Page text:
The following is an excerpt from the book “Lonesome Dove,” by Larry McCurtry, that kinda casts a loop around what the Lakewood City Council will hear Monday night (December 14, 2015) when Chief of Police Mike Zaro reports on the long-awaited roundup of what has been a 21-month study (p.46) by the Public Safety Advisory Committee (PSAC) as to what to do about missing shopping carts:
“Every now and then, about sundown, (the heroes of our story) would strap on guns and ride off into that darkness, into Mexico, to return about sunup with thirty or forty horses or perhaps a hundred skinny cattle. It was the way the stock business seemed to work along the border, the Mexican ranchers raiding north while the Texans raided south. Some of the skinny cattle spent their lives being chased back and forth across the Rio Grande” (p.21).
Zaro will zero in on a similar scenario of shopping carts being carted off across – and thus removed from – the borders of parking lots where they are left free to roam – and/or rust – until, and maybe unless, corralled by gun-packing officers of the law, riding atop 269 horsepowered mustangs (Ford), the wayward four-wheeled runaways lassoed and led back to their rightful owners all of which is illustrated in a git-‘er-done YouTube link provided by Zaro for the City Council so that the council can see how another police department rustled up them there carts that had been steered into the gulches and behind the mesquite bushes of Slidell, Louisiana (there is also a Slidell, Texas).
“In April, 2014,” writes Zaro by way of background for the City Council, “the PSAC took on the growing issue of shopping carts being abandoned on city streets throughout Lakewood.”
Back in August of this year, Marie Barth, Council member liaison to the PSAC reported to the members (August 5) that “she had run into a citizen who has been taking pictures of shopping carts he sees around the city every day.”
Unfortunately, though Barth had asked him to bring the pictures to the meeting, he was a no-show thus there was no evidence as to whether these were several different branded shopping carts seen behind that tree or down in that gully, or rather were one shopping cart hauled here and there – photographed in the fountain outside city hall for example, and perhaps one with Mt. Rainier in the background, you git my drift.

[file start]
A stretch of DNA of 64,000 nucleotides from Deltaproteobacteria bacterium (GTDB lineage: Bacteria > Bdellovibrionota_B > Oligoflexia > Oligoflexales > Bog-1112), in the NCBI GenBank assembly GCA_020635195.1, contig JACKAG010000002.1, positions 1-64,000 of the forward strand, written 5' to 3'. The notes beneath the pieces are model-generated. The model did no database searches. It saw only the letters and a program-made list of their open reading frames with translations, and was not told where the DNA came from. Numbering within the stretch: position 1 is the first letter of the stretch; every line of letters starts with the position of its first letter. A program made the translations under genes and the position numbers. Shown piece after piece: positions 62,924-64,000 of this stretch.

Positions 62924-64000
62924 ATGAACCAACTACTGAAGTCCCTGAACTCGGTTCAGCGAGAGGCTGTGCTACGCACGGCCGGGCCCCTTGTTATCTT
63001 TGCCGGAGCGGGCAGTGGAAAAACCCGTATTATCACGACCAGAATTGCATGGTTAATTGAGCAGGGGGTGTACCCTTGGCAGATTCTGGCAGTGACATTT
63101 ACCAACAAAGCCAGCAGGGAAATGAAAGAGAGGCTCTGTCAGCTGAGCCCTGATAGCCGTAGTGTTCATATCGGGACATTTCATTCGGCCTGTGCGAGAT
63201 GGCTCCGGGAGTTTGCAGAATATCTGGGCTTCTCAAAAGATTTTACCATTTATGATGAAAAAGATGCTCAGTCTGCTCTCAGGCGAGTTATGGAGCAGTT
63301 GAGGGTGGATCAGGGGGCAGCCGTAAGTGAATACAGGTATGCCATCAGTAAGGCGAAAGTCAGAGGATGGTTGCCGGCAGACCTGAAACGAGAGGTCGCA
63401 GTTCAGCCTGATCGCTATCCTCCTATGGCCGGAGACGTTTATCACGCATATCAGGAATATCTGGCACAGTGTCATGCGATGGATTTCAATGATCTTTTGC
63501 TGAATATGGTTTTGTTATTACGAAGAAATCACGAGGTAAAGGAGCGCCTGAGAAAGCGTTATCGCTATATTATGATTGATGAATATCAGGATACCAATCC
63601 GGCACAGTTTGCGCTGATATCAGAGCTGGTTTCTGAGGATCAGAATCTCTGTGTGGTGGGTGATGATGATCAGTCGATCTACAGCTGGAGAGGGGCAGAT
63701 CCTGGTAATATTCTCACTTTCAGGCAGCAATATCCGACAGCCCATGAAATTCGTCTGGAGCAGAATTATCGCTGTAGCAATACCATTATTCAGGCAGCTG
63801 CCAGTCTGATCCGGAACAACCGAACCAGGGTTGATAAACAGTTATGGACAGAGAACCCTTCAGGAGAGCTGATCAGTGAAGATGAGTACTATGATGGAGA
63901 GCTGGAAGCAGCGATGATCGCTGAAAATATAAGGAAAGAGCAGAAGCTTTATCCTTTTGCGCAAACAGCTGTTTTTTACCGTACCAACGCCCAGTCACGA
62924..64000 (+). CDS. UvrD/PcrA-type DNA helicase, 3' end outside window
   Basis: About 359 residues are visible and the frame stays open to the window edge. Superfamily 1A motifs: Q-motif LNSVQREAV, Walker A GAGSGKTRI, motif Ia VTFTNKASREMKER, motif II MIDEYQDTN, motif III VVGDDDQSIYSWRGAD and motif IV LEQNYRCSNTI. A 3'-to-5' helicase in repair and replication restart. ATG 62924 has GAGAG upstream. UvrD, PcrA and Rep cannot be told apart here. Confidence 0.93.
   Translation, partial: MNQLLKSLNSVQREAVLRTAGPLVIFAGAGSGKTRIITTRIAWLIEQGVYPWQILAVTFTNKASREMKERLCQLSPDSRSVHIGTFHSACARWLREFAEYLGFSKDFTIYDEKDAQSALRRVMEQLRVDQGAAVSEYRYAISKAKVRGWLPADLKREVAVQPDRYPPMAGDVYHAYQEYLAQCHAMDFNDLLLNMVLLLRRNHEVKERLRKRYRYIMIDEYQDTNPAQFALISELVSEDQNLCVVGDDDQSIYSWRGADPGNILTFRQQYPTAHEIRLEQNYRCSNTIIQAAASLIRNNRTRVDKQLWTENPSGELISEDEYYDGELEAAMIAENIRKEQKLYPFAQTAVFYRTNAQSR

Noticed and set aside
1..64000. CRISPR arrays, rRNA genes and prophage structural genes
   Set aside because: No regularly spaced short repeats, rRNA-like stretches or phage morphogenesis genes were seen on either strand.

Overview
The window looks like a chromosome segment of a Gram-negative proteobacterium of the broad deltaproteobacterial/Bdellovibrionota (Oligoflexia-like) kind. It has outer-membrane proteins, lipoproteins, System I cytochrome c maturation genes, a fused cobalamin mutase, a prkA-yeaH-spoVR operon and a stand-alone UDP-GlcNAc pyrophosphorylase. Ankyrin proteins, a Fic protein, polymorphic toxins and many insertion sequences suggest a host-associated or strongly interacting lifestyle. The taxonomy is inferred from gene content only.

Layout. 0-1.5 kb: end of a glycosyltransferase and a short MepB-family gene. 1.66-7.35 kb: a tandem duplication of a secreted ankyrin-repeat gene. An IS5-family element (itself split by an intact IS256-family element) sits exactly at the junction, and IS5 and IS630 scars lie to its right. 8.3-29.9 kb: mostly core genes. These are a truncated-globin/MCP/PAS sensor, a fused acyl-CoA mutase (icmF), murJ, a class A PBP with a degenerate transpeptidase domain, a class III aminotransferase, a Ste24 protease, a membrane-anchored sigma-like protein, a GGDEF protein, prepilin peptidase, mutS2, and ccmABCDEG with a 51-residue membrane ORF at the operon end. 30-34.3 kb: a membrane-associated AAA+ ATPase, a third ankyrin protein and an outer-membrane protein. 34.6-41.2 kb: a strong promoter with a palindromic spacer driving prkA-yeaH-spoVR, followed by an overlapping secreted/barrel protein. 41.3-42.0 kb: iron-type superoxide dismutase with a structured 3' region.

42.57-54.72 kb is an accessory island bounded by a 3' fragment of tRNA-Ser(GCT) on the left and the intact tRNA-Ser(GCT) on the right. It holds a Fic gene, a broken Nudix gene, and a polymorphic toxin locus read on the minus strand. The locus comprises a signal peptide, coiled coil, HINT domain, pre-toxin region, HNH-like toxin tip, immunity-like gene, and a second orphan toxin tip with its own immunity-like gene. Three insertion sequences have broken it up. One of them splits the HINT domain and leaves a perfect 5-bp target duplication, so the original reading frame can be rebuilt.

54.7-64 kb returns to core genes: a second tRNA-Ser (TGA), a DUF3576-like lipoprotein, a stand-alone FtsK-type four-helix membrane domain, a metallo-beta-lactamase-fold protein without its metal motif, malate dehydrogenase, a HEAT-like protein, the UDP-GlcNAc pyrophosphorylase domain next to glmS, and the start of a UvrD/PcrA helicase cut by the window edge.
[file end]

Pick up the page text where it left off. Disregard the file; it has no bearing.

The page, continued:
Not only did the album of alleged pictures not appear, neither is there mention in this study by the PSAC for the study session of the city council as presented by Zaro how many abandoned shopping carts in fact there must be to constitute “the growing issue.”
The sense is though that were these stolen cattle and not shopping carts we may want to saddle up and get in on a piece of the action.
After all, when the heroes of “Lonesome Dove” were on the return trip from foraging into Mexico and found the brands of the critters that they’d dun stole from down south were already those of the guy who was paying for replacements up north – his having been stolen just days before and taken down south – the “sinners-turned-Christians” pulled up and considered.
“Here we set out to rob and now we’re in a position to return valuable property to a man who’s already been robbed. That’s curious justice, ain’t it?”
“It’s wasted night, is what it is.”
“If it was me I’d make the man pay a reward for them. He’d never have seen them agin if it hadn’t been for us” (p.125).
So there you go hombres.
Though shopping carts are listed as Number Four of “four things that tend to push our city towards a more slum-like condition;” and therefore certainly a matter worth nearly two years of considerin’ by those ridin’ herd on this here situation; and despite one PSAC member’s contention that there remains “no known solution in place,” Zaro believes otherwise and while he admits it’s “too soon to assess the effectiveness” of his recent plan, still the good citizens of Lakewood can rest easy by their firesides assured that “over the next several months the Community Safety and Resource Team will continue to monitor” the situation.
Meanwhile back on the ranch: to hear the rustlers-turned-rescuers in “Lonesome Dove” tell it, shopping carts – like stolen cattle – sure as shootin’ can be herded back to them that’s rightful owners all while providin’ those without work – or in deed of honest work – a reward.
Not to mention endin’ all the thievin’ – and wasted time spent studying – that’s been goin’ on.